opinion that Lundgren was not disabled.
CLIC’s other basis for denying benefits was Dr. Hasan’s February 12, 2020 letter
stating that Lundgren had been cleared to return to work with extensive restrictions.
As the Court explained at the July 9 hearing, Dr. Hasan’s opinion that Lundgren could
work as long as a number of restrictions were implemented was not an opinion that
Lundgren was not “disabled” within the meaning of the Plan. Whether Lundgren was
disabled would depend on how the Plan defines “Disability or Disabled”—and, because
the Plan defines “Disability or Disabled” as “the incapacity to perform the material
duties of Your job,” that question would depend on the “material duties” of Lundgren’s
job. ECF No. 1‐1 at 3. Dr. Hasan was not opining on any of this. He is a doctor, not a
claims representative. It was his job to provide a medical opinion about Lundgren’s
capabilities; it was CLIC’s job to interpret the Plan and review Lundgren’s “material
duties” and determine whether Lundgren was disabled in light of Dr. Hasan’s opinion
and other evidence.
CLIC failed in its responsibility. CLIC did not provide a word of explanation for
its conclusion that Lundgren—who can neither sit nor stand for more than half of each
day—could work as a senior claims analyst in a “[n]ormal office environment” and
sometimes “beyond normal business hours as business needs dictate.” AR 0275, 0327.
Based on CLIC’s very poor handling of Lundgren’s claim, the Court finds that CLIC is
“culpable” and that this factor weighs in Lundgren’s favor.5
(2) CLIC’s ability to satisfy an award. CLIC does not dispute that it has the
financial ability to satisfy an award of attorney’s fees and costs. ECF No. 47 at 11. This
factor also weighs in Lundgren’s favor.
(3) Deterrence. Awarding fees and costs to Lundgren would serve a deterrent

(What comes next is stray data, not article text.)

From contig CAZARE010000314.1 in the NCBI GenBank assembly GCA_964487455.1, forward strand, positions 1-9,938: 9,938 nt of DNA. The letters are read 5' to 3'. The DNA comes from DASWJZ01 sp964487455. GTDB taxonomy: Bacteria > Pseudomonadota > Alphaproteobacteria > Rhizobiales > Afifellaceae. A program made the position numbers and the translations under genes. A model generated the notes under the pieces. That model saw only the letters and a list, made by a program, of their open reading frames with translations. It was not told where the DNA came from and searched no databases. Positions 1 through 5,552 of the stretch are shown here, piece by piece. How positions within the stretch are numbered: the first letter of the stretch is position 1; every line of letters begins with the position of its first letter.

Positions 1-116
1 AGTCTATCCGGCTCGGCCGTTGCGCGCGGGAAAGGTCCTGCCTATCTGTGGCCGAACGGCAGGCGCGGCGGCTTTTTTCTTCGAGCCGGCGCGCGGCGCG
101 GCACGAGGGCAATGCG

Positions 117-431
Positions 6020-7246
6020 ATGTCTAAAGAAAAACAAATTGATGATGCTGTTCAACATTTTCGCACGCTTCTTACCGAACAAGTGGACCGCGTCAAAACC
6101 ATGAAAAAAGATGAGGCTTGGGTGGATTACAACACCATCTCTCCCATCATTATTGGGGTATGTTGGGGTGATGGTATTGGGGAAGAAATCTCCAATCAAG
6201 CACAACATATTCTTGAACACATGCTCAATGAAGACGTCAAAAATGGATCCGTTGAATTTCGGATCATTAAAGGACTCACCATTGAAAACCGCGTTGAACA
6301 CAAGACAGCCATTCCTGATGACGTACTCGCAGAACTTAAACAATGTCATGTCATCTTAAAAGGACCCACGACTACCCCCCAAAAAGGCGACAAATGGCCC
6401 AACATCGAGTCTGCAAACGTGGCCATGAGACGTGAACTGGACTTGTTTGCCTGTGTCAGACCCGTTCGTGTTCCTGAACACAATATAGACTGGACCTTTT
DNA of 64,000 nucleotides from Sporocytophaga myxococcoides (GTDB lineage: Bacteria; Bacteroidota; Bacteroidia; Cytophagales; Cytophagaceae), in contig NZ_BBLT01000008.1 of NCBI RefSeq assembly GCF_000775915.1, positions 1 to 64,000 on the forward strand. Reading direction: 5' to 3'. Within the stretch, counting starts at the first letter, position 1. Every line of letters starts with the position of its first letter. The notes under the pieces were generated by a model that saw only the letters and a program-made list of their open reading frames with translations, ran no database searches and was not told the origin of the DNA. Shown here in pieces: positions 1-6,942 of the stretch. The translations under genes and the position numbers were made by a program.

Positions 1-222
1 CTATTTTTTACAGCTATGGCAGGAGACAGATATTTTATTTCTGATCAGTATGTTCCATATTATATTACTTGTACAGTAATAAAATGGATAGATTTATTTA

purpose. Such an award will provide an incentive to CLIC and other benefits
administrators to handle disability claims consistently with federal regulations—and
simply to use greater care. This factor also weighs in Lundgren’s favor.6
Cf. McKay, 428 F. App’x at 546 (affirming district court’s finding that defendant’s
“failure to conduct a ‘full and fair investigation’ into McKay’s claims . . . rose to the
level of culpability required for a fee award”); Derichs, 2018 WL 4052151, at *3 (“The
administrator was culpable in the sense that it failed to explain how it was interpreting
the [relevant plan terms] . . . which failure prevented a meaningful review by this Court
and necessitated a remand. Thus, there is at least some amount of culpability here,
which tilts this factor slightly in plaintiff’s favor.”).
Cf. Starr v. Metro Sys., Inc., 461 F.3d 1036, 1041 (8th Cir. 2006) (holding that
district court should have accorded greater weight to “the deterrent effect of an award
of fees,” as awarding fees “will serve as an incentive to Metro and the administrator to
pay closer attention to their COBRA notice handling procedures”); Brown, 2016 WL
11584227, at *4 (“[T]he failure to provide an independent medical evaluation was
careless; thus awarding fees in this case will help ensure that United, and others, will be
more attentive when reviewing a claimant’s records.”).